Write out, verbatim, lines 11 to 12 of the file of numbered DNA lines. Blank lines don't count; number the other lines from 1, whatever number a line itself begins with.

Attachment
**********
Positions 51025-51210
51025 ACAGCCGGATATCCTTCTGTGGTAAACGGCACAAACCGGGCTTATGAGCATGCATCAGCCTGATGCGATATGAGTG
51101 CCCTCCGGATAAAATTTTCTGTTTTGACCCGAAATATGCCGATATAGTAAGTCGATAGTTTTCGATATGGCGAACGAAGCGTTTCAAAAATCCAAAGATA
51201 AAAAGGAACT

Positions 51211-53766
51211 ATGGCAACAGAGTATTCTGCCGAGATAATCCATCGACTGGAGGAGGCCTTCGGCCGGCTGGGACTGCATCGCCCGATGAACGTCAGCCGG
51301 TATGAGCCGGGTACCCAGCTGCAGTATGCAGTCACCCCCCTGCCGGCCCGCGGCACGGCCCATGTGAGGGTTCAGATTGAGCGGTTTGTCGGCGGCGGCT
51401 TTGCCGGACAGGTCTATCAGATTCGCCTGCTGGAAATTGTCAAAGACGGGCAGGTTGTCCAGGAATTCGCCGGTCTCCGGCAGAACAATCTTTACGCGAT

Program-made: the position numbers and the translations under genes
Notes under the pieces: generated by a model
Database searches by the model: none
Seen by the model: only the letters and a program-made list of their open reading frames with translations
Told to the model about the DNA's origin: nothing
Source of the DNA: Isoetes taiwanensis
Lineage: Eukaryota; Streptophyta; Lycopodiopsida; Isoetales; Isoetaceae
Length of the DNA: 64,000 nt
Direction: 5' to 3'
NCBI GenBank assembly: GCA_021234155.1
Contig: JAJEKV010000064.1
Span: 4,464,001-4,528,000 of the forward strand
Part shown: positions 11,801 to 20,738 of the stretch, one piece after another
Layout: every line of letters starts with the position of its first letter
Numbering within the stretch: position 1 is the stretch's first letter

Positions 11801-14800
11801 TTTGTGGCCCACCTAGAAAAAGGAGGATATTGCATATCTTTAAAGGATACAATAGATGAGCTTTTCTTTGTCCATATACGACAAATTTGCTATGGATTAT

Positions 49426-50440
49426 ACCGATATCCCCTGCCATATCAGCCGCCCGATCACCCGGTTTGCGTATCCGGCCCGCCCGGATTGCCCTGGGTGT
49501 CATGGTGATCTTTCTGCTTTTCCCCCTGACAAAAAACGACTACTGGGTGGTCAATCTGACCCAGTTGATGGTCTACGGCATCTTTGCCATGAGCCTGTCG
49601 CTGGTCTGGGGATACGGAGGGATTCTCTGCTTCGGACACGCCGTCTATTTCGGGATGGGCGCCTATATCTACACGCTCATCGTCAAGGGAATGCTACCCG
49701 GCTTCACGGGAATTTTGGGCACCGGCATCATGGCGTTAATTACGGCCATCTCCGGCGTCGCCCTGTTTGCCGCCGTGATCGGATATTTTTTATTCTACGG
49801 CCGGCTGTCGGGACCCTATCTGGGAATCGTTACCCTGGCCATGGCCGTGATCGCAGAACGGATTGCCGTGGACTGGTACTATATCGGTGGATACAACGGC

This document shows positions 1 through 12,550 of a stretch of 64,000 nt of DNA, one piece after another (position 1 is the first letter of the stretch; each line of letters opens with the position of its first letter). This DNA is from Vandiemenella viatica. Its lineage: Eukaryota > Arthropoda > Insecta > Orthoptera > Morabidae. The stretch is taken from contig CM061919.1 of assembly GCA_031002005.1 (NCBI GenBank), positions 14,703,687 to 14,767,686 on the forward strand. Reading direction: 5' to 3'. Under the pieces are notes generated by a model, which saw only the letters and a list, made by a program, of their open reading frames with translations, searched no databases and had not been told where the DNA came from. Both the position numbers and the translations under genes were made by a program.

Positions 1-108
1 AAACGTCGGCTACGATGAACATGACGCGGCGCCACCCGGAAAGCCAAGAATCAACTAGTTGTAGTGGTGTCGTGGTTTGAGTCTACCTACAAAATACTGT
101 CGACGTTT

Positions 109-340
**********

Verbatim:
Database searches by the model: none
Seen by the model: only the letters and a program-made list of their open reading frames with translations